Successful Companies Embrace, Exploit Change
UtiliCorp United, Duke Energy and Enron have a lot in common,
and it has a lot to do with how they "embrace and exploit change"
rather than resist it, according to Arthur Andersen's Doug King.
King, a partner in the London office, told attendees at the Houston
Energy Symposium last week that the three companies have learned
the same lessons, which have led to their present success.
CEOs from the three companies, including Utilicorp's Richard C.
Green Jr., Bruce A. Williamson, of Duke Energy International, and
Michael S. McConnell, of Enron Global Markets, spoke about their
strategies for success at the opening plenary session.
Green said his company has built its success by replicating its
business model to other types of businesses and following the
"value cycle philosophy" mantra of "invest, optimize, monetize."
Green said the modeling was first put in place in 1986 with its gas
marketing business, followed in 1990 with pipelines and then power
marketing in 1996. Two years ago, the company began gas marketing
in Canada and last year set up a gas storage facility in Katy, TX.
Now, the company is replicating its model for the broadband
market, and last week, Utilicorp Communications Services, a
subsidiary of UtiliCorp United, said it had formed a partnership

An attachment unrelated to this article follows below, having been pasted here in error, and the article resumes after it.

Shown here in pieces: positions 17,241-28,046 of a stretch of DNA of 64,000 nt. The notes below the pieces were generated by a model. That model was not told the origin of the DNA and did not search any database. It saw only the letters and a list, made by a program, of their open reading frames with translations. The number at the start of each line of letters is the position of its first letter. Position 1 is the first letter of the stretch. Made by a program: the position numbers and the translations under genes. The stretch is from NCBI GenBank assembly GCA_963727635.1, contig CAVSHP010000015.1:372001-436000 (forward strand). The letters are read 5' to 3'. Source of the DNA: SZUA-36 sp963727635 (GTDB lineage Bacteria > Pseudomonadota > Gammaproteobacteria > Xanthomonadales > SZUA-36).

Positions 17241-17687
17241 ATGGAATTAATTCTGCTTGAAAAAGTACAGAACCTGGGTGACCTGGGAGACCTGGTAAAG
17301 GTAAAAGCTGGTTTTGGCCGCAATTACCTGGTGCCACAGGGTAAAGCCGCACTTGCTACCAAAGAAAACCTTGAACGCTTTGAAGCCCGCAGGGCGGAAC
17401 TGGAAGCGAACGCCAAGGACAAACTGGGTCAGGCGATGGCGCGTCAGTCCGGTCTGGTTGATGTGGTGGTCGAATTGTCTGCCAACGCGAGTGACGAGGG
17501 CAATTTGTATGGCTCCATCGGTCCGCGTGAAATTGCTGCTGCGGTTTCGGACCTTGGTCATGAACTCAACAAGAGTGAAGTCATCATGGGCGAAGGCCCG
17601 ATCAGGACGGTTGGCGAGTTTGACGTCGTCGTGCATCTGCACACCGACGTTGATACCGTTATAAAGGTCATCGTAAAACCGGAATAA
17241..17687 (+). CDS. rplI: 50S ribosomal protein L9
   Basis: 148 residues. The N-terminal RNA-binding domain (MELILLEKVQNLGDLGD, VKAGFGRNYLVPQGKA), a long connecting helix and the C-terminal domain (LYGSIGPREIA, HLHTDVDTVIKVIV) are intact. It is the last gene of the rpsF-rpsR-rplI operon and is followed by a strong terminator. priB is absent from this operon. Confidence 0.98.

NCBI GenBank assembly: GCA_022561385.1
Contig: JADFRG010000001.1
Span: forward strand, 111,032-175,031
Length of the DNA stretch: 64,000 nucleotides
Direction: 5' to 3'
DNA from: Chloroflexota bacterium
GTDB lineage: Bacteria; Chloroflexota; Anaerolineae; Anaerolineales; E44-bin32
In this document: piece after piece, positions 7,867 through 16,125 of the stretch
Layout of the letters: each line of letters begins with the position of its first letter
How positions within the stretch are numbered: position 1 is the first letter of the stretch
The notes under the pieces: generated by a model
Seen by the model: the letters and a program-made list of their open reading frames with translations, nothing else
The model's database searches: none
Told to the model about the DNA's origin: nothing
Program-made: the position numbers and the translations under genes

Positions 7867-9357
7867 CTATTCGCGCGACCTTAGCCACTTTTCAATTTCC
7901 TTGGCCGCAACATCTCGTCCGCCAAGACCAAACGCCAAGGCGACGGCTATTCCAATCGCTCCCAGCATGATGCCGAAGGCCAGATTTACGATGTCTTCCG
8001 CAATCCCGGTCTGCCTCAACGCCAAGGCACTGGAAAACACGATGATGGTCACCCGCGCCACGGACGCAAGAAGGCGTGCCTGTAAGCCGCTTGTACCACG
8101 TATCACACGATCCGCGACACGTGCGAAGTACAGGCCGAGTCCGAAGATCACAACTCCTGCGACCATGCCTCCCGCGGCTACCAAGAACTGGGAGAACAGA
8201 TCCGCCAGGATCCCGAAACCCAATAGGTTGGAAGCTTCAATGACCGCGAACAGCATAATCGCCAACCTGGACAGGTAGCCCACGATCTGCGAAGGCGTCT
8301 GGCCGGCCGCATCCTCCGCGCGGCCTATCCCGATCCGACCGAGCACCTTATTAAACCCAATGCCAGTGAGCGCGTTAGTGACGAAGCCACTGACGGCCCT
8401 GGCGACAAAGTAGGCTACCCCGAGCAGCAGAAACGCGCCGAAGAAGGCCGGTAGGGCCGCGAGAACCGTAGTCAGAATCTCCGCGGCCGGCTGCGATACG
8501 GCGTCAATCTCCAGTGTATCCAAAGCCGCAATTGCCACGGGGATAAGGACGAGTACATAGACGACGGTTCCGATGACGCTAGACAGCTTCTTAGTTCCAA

with Prairie iNet as part of an effort to bridge the "digital
divide" between cities and rural areas of the U.S. Mid-continent
"We had an earnings growth of 4% in 1995. This year, it's 20%
growth, and we expect that rate to continue into the future," said
Green. "We replicated the Aquila model in Canada in 1996," and he
said that by replicating in new markets, such as Australia and
Europe, the company has built on its success.
While he does not foresee UtiliCorp picking up any new
acquisitions in the United States in the near future, he said a lot
of growth will come from global markets, especially Europe and
Both Duke and Enron have also relied on their core competencies
--- originally supplying gas and electric services --- to grow,
said King. International businesses have been built in wholesale
marketing and trading, and now the growth companies like UtiliCorp
are looking toward the broadband market.
"All three have ceased to be traditional utilities," said King,
referring to the companies' growth path, which has led to stunning
success in North America and global markets. By looking toward
future markets, and revising their strategies as the market
changed, King said that the three offered lessons to other energy
Another key to the three powerhouses' success is that they refer
to themselves as "knowledge-based companies," and have tuned in to
the technology age, employing and training their workforces to suit
the times. And, by not only buying assets but not being afraid to
sell them, the three have kept their burgeoning businesses
streamlined and efficient.
Enron's McConnell said that the global business is divided into
two large business divisions, the traditional energy division and
the new communications division. Energy comprises the transmission
and distribution markets, wholesale energy trading and retail
markets. Communications are Enron's broadband services arena.
Carolyn Davis, Houston